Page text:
Suck My Beatles would like to thank Stephen Robb of the BBC for not only risking his reputation and career, but everything he holds dear by daring to give a voice to the usurpers of beatlemart and the unrequited masses. To all those who have suffered alone in the void, hoping against hope for a sign that there were others like you, raise your glasses and thank Mr. Robb for igniting a match to help illuminate this fart in the darkness.
Help! I’m a Beatles hater
By Stephen Robb
The re-release of the entire Beatles album catalogue has unleashed another wave of veneration for the 60s pop band. But could there really be anyone who actively dislikes their music?
James Bond apparently hated The Beatles.
In Goldfinger, he advises Jill Masterson that “drinking Dom Perignon ’53 above the temperature of 38 degrees” is “as bad as listening to The Beatles without earmuffs”.
The Bond girl’s own verdict on the Fab Four, unfortunately, is not recorded before her untimely demise on the inside of a coating of gold paint.
That was 1964, when 007 may have felt threatened by that year’s global success of The Beatles’ first movie, A Hard Day’s Night.
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Two years into their recording career and with Beatlemania raging on both sides of the Atlantic though, Bond was going characteristically violently against the prevailing mood. Forty-five years later, four decades after the Fab Four parted ways, his remark would be considered even more extraordinary, almost sacrilegious.
The devotional, feverish excitement over this week’s release of re-mastered versions of all 13 UK Beatles albums highlights the band’s unique, enduring appeal.
The first 50,000 box sets of mono versions of the discs, priced at £170, have already sold out, according to record company EMI.
Saturation media coverage to mark the release of the albums, of which an estimated billion copies already reside in record collections worldwide, has been led by the BBC’s “Beatles Week” series of programmes.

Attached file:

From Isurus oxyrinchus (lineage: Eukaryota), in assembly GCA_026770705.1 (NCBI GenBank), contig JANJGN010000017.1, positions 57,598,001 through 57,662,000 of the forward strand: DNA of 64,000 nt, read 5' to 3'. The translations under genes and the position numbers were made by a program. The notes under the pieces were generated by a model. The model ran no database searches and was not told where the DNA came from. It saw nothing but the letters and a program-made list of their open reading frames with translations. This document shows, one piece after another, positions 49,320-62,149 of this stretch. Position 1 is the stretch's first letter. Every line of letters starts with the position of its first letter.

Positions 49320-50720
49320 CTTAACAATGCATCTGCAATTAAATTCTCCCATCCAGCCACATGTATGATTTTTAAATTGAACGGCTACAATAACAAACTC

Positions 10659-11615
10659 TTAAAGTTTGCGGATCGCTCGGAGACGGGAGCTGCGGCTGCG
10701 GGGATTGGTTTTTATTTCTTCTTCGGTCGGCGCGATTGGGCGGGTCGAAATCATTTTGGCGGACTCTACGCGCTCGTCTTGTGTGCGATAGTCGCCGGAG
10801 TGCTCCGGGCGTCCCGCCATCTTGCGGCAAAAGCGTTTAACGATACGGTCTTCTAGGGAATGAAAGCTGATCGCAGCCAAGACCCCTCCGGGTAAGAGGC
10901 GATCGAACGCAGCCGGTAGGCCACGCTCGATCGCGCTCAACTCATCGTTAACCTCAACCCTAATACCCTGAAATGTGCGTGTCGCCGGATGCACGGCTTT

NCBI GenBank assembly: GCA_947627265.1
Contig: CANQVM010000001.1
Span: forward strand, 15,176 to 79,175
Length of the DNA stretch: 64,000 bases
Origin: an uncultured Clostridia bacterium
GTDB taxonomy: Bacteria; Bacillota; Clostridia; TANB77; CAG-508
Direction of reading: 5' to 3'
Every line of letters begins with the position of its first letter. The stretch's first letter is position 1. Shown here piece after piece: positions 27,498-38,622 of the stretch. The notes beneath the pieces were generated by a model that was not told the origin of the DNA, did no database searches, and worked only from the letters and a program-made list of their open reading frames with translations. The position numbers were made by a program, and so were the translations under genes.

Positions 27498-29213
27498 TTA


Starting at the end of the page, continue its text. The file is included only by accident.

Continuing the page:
The Beatles seem to occupy a uniquely unassailable position in popular culture – everybody loves them. Don’t they?
What year did Paul McCartney write Silly Love Songs? 1963, 1964, 1965, 1966, 1967…
I Hate the Beatles website
Not Robert Elms. The author and broadcaster is one of a tiny minority who seem willing to stick their heads above the parapet and rubbish this most sacred of British institutions.
“They did a few things that lots of people liked,” says Elms. “Everybody can like them, from grandma singing along to When I’m Sixty-Four to the little girl singing Yellow Submarine.”
But he adds: “I just think they are either childlike and simple or rather leaden and pompous – one or the other all the time.”
Theirs is a sanitised and anaemic version of American blues-inspired rock and roll, he complains.
“For me they turned something that was once sexy and raw and had roots, into something that was totally soulless, playground sing-along music.”
It’s the sort of talk which risks a midnight knock on the door from Britain’s popular culture thought police.
Guaranteed a place on every Beatles fan’s dartboard – Robert Elms
While he concedes that they did write some good songs, he can list rather more of what he calls The Beatles’ “crimes against music” – Ob-La-Di, Ob-La-Da, Maxwell’s Silver Hammer, Octopus’s Garden.
Elms will not play The Beatles on his BBC London daily radio show, and says feedback from listeners suggests “there is a perhaps relatively small but vociferous group of people” who share his opinion of the band.
In an article for the Glasgow paper The Herald some years ago, author and music critic David Keenan set out to find musicians who shared his dislike of The Beatles – and could find no-one.